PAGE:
The defections have set the stage for a bruising battle among friendly parties for senate, governor and MPs slots.

In Mombasa, former Kisauni MP Hassan Joho faces stiff competition from another Cord member Suleiman Shahbal who is running on a Wiper ticket for governorship. For senate, Ramadhan Seif Kajembe of ODM will battle it out with Omar Hassan of Wiper, who quit the Orange party citing favouritism.

The differences between the two wings have trickled down to some parliamentary seats such as Nyali, Jomvu and Changamwe where aspirants are competing within the Cord coalition.

In Jomvu, Environment assistant minister Ramadhan Kajemba’s son, Seif Kajembe (ODM) will face Wiper candidate Badi Twalib who decamped after losing in the Orange party primaries.

In Nyali, the contest is between Mombasa businessman Hezron Awiti Bolo (Wiper) and former deputy mayor John Mcharo (ODM).

Former unregistered Islamic Party of Kenya chairman Omar Mwinyi (ODM) will battle it out with Mr Philip Ndolo (Wiper) for the Changamwe seat.

In Taita Taveta, the contest for governorship will be lost and won in Cord, with Mr John Mruttu (ODM), Ms Jacinta Mwatela (Wiper) and Sophy Kibai (Ford Kenya) seeking the seat.

In Kisumu West constituency, former MP Olago Aluoch defected to Ford Kenya where he will contest the seat against ODM’s Rosa Buyu who was handed the ticket.

In the newly created Kisumu Central, Mr Abdul Omar will run on a Ford Kenya after claiming his victory was stolen. Mr Ken Obura has the ODM ticket.

In Nyando, former MP Fred Outa will square it out with Mr Jared Okello who defected to Ford Kenya.

Mr Hillary Alila, who lost the ODM Homa Bay senate nominations to Immigrations minister Otieno Kajwang’, will vie on a PDP ticket.

In Kisii, Cord parties face a similar dilemma.

Public Works Minister Chris Obure (ODM), Mr Omingo Magara (PDP) and Mr Raphael Raini (Ford Kenya) will fight for the senate seat.

Ms Bridgit Ombati (PDP) will battle it out with Ms Mary Sally Otara (ODM) for Kisii women representative slot.

Foreign Affairs assistant minister Richard Onyonka of ODM, Mr Don Bosco Gichana (PDP) and Anthony Kibagendi of (PPK) are all seeking the Kitutu Chache seat.

Jubilee coalition also faces the same challenge in Bomachoge Chache where Mr Fred Mititi (URP) and Mr Amos Nyamoko (TNA) want the seat.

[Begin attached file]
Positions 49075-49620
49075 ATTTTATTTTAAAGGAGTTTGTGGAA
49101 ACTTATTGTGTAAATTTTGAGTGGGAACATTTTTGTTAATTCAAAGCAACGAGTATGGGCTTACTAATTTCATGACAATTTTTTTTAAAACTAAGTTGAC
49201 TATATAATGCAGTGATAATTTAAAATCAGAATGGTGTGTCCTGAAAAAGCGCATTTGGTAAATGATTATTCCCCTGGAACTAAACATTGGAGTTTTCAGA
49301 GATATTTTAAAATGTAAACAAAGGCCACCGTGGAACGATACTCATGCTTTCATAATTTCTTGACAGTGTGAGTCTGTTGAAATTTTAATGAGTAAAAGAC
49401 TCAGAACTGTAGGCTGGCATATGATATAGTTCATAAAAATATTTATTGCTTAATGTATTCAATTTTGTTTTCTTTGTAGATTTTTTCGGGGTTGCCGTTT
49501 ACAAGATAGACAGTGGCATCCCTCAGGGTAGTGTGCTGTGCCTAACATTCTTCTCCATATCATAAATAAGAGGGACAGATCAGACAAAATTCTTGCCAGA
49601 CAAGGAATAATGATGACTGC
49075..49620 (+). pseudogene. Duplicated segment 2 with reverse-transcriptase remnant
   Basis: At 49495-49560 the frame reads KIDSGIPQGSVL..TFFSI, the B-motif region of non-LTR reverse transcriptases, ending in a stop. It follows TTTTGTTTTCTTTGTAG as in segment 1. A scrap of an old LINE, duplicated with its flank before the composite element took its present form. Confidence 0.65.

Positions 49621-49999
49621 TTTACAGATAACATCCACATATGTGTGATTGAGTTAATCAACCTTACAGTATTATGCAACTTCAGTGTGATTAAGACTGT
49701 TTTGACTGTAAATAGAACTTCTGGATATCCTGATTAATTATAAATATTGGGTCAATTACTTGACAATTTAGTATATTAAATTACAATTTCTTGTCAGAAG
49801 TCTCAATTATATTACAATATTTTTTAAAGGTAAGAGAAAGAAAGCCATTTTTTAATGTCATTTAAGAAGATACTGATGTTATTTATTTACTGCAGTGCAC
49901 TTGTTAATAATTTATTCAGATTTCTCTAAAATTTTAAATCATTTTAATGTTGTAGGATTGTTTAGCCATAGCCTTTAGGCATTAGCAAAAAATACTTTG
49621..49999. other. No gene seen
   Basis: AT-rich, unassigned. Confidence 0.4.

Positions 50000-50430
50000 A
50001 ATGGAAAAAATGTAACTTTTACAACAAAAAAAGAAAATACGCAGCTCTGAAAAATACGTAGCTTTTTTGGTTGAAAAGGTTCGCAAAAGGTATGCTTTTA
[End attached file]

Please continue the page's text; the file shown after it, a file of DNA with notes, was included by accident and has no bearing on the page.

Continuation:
In Kakamega, former Lugari MP Cyrus Jirongo (FPK) and university lecturer Shanyisa Khasiani (ODM) are vying for senate within the Cord coalition.

In the Amani coalition, assistant minister Manyala Keya will defend the Lurambi seat on New Ford Kenya ticket after he lost UDF nominations to Bishop Titus Khamala.

Housing Minister Soita Shitanda is vying for the Kakamega govenor post on a New Ford Kenya ticket after he was disqualified by UDF on academic grounds. UDF picked Mr Paul Olando.

At the same time, businessman Julius Asira is vying for the Butere seat on a Ford Kenya ticket while Mr Andrew Toboso who beat former Cabinet minister Amukoa Anangwe in the nominations will fly the ODM flag. Prof Anangwe may vie on an FPK ticket.

In Malava constituency, Mr George Munji who lost to Said Khasabuli in UDF primaries has decamped to Kanu, a key partner in the Amani coalition led by Mr Musalia Mudavadi.

However, Mr John Shimaka who was also floored in the UDF nominations decamped to Wiper party and will battle it out with ODM’s Musavin Zakaya Nambwa.

Cord faces another headache in Busia County where Mr Sospeter Ojaamong (ODM) and Mr Philemon Imo of Ford Kenya are all going for the governor’s seat.

Former Attorney-General Amos Wako of ODM will lock horns with former Nambale MP Chris Okemo of Ford Kenya for the Busia senate post.

In Siaya, Mr Cornel Rasanga Amoth of ODM and Mr William Oduol of National Agenda Party of Kenya will face off for the govenor seat. Mr Oduol was denied the ticket alongside Dr Oburu Oginga  following protests that the ODM secretariat had unprocedurally endorsed Dr Oginga.

Reports by Brian Yonga, Jackline Moraa, Godfrey Ombogo, Ben Amadala, John Shilitsa, Linet Wafula, Mwakera Mwajefa, George Sayagie, Eric Ngobilo, Barnabas Bii, Raphael Wanjala, Henry Nyarora and Timothy Kemei, Kennedy Kimanthi and George Munene